I’m currently reading Colson Whitehead’s John Henry Days, a book which I’m gratified to learn is a marked improvement over The Intuitionist.
Now it’s time for a digression to explain that brick I just dropped. The Intuitionist is a very complex book in which Whitehead skillfully integrates several different ideas. If you’d like detailed proof of this, see this essay by Michael B√©rub√©.
I don’t deny that in his first book Whitehead brought a lot to the table and handled it all well. It would be wrong to call The Intuitionist bad, just like it would be wrong to call Cloud Atlas bad. Both are very good books, but neither leaves the reader with the feeling that they’ve covered much ground. I can enjoy The Intuitionist as a well-built piece of literature, but it’s not an entertainment that provokes my mind with startling thoughts. It’s somewhat like reading a garden-variety liberal Op-Ed: yes, it’s a soothing read, but it lulls more than excites.
I’m glad to report that, thus far, John Henry Days augments the skill I found in The Intuitionist with some truly original thoughts. The book is about a group of beyond-sardonic, grizzled freelancers on a press junket to Virginia to cover a backwater festival called John Henry Days. The Post Office is releasing a series of stamps for "American Folk Heros" and the John Herny festival is to commemorate the release of that folkhero’s stamp.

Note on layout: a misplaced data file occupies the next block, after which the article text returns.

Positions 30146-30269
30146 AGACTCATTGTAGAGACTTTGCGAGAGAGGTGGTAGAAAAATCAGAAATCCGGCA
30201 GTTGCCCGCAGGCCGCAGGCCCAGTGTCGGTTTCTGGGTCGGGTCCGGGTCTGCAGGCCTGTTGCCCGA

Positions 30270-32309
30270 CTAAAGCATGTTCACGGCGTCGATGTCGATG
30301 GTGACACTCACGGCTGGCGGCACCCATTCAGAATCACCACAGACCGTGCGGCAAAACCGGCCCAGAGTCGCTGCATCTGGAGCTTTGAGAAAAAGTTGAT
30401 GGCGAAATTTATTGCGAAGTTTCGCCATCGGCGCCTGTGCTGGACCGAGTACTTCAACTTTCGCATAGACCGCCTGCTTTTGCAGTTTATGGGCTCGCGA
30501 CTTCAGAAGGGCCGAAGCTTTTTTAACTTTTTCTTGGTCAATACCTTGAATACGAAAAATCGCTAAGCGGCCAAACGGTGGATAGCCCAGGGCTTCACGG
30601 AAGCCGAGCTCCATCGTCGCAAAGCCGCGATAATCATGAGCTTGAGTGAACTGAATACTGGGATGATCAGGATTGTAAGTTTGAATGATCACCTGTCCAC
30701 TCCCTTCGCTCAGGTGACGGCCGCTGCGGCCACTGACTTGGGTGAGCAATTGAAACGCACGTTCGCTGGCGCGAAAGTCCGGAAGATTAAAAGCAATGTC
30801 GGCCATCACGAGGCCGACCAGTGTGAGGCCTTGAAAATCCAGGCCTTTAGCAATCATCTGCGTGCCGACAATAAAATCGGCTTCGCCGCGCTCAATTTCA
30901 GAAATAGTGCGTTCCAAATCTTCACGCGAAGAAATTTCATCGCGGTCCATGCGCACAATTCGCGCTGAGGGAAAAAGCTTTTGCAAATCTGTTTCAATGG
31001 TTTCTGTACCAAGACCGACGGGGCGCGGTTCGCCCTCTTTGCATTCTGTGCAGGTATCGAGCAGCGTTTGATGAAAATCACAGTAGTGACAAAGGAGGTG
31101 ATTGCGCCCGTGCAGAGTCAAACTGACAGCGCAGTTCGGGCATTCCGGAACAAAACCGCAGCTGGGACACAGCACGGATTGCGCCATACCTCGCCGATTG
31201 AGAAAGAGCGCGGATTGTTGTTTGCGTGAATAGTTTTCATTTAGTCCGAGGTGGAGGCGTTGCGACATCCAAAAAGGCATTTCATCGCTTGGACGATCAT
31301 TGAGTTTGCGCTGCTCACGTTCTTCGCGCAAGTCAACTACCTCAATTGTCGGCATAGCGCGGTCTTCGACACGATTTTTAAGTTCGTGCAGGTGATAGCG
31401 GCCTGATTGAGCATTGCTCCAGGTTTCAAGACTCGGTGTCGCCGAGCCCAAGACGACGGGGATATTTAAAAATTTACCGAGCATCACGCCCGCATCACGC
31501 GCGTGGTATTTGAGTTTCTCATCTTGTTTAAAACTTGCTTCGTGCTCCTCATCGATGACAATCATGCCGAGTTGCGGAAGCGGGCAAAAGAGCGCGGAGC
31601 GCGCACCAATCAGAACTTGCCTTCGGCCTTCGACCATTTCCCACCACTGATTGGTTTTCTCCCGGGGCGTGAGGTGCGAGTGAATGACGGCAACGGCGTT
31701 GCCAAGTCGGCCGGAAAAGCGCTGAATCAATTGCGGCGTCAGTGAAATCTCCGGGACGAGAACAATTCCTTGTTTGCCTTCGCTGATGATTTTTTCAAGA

Of course, the freelancers take it all as a big joke. All except one of them are there for the free food and to get together and screw around. The one who is writing up the event, J. (our main character), is doing so for a website and derisively talks about how he can excrete this "content" in a couple hours.
It is through this junket that Whitehead explores pop culture, J.’s fall from youthful idealism to thirtysomething morass, race in America, and, perhaps most thoroughly, the seeming pointless of existence in millennial America. This book is written in a bone-dry tone that befits its extremely bleak characters and almost tragic world-view. It’s an eminently dark read, and it’s also an extremely thoughtful one, with a couple of compelling characters that form the backbone of a depressing story.
You Might Also Like:
More from Conversational Reading:
- TEV at Wallace Reading Even though TEV claims not to like his fiction (say it ain’t so), he was on the scene at the latest DFW reading. TEV provides...
Related posts brought to you by Yet Another Related Posts Plugin.